People are noticing a number of wildlife in certain places where they are not commonly found.

“With people at home and less concerned about getting to the next place, they’re noticing more wildlife in their yards, and when animals are in trouble, we’re getting a lot of orphans,” Stastny, executive director of Nebraska Wildlife Rehab, told Omaha World-Herald.

300 babies were brought to the organization’s facilities in western Douglas County in just the first five days of May this year. Normally, they receive 1,000 animals in a whole month.

“If the current pace holds through May, we’ll be close to 2,000 and that’s a big deal,” she added.

Some animals genuinely need to be rescued, but there are some humans who nab wildlife.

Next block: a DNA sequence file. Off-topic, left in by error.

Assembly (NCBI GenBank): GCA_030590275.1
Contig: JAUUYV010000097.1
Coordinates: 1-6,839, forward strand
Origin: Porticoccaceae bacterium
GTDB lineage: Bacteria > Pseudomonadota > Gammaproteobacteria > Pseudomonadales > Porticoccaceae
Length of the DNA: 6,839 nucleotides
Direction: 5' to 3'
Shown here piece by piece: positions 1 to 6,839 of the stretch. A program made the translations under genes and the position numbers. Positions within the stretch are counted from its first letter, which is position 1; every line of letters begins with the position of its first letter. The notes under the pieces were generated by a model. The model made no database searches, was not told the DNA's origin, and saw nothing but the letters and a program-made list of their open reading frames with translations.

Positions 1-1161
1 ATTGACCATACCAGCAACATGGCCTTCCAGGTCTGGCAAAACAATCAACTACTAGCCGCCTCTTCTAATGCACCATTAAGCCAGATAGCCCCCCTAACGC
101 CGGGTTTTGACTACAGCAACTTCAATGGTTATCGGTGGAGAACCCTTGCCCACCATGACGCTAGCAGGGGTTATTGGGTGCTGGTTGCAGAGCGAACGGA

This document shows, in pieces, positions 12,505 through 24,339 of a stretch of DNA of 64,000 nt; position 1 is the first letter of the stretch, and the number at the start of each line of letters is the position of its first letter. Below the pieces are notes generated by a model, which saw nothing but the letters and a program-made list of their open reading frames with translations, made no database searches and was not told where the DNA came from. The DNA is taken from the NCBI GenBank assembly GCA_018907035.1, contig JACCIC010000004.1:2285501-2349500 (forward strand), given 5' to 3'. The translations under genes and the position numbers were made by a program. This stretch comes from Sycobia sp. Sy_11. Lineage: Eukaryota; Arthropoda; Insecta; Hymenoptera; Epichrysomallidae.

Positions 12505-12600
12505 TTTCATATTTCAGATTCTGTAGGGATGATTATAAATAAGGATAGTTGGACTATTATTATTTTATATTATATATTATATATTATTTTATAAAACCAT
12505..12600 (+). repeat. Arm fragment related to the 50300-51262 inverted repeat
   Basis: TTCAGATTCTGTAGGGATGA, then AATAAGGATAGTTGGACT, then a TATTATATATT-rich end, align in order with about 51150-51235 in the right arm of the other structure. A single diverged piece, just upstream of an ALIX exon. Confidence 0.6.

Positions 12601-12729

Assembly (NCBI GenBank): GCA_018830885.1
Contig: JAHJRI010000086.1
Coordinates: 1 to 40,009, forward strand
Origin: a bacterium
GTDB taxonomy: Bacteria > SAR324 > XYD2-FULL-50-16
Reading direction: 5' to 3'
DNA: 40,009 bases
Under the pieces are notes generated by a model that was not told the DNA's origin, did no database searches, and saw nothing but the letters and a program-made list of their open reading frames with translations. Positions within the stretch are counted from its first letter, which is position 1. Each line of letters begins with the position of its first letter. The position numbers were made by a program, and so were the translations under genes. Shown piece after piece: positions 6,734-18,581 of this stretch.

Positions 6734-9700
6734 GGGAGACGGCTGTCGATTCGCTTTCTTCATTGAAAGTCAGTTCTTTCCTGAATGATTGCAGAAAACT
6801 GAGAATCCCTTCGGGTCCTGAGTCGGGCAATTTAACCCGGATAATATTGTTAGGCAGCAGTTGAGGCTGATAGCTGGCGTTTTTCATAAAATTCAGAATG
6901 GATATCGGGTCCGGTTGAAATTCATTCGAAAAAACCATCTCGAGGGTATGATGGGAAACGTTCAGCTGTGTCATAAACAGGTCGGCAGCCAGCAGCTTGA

“We love that people are out there looking for wildlife, but we only want those in real need,” Stastny said. “If those baby bunnies don’t need to come in, they shouldn’t come in. Their mothers still do a better job than we can.”

Stastny noted a number of factors on what led to the increased sightings and rescues:

  1. People have more time to be observant, and many are not copped up at work, so they’re spending more time at home, where they are more likely to see backyard wildlife.
  2. Spring is the time of year when wild animals become more active, so they have become more visible at the same time that people have become more watchful.
  3. This spring could be producing a bit of a baby boom thanks to the relatively mild winter. The warmer, drier-than-usual winter would have made it easier for animals to survive and forage, resulting in higher reproductive success.

The rehab said they are seeing a high number of squirrels, rabbits, raccoons, opossums, beavers and some songbirds.

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